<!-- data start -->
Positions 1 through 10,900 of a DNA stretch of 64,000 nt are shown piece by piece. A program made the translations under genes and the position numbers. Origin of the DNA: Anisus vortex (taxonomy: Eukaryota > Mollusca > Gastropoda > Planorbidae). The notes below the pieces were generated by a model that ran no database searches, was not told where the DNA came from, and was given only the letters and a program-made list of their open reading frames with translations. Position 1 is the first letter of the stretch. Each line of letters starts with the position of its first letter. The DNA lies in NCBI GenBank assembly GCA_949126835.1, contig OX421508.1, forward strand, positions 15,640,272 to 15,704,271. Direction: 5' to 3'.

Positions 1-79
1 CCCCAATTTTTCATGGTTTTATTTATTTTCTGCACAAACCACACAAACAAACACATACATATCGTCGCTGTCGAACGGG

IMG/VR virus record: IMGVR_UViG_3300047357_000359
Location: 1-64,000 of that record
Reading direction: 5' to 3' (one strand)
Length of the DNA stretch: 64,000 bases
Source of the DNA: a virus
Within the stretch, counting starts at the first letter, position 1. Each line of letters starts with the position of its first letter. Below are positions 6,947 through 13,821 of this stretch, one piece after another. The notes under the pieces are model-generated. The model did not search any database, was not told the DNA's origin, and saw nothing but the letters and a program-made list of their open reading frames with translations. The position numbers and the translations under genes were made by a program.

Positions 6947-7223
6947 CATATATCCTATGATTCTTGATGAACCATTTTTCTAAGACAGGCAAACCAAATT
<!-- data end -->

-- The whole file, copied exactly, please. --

Positions 1 through 10,900 of a DNA stretch of 64,000 nt are shown piece by piece. A program made the translations under genes and the position numbers. Origin of the DNA: Anisus vortex (taxonomy: Eukaryota > Mollusca > Gastropoda > Planorbidae). The notes below the pieces were generated by a model that ran no database searches, was not told where the DNA came from, and was given only the letters and a program-made list of their open reading frames with translations. Position 1 is the first letter of the stretch. Each line of letters starts with the position of its first letter. The DNA lies in NCBI GenBank assembly GCA_949126835.1, contig OX421508.1, forward strand, positions 15,640,272 to 15,704,271. Direction: 5' to 3'.

Positions 1-79
1 CCCCAATTTTTCATGGTTTTATTTATTTTCTGCACAAACCACACAAACAAACACATACATATCGTCGCTGTCGAACGGG

IMG/VR virus record: IMGVR_UViG_3300047357_000359
Location: 1-64,000 of that record
Reading direction: 5' to 3' (one strand)
Length of the DNA stretch: 64,000 bases
Source of the DNA: a virus
Within the stretch, counting starts at the first letter, position 1. Each line of letters starts with the position of its first letter. Below are positions 6,947 through 13,821 of this stretch, one piece after another. The notes under the pieces are model-generated. The model did not search any database, was not told the DNA's origin, and saw nothing but the letters and a program-made list of their open reading frames with translations. The position numbers and the translations under genes were made by a program.

Positions 6947-7223
6947 CATATATCCTATGATTCTTGATGAACCATTTTTCTAAGACAGGCAAACCAAATT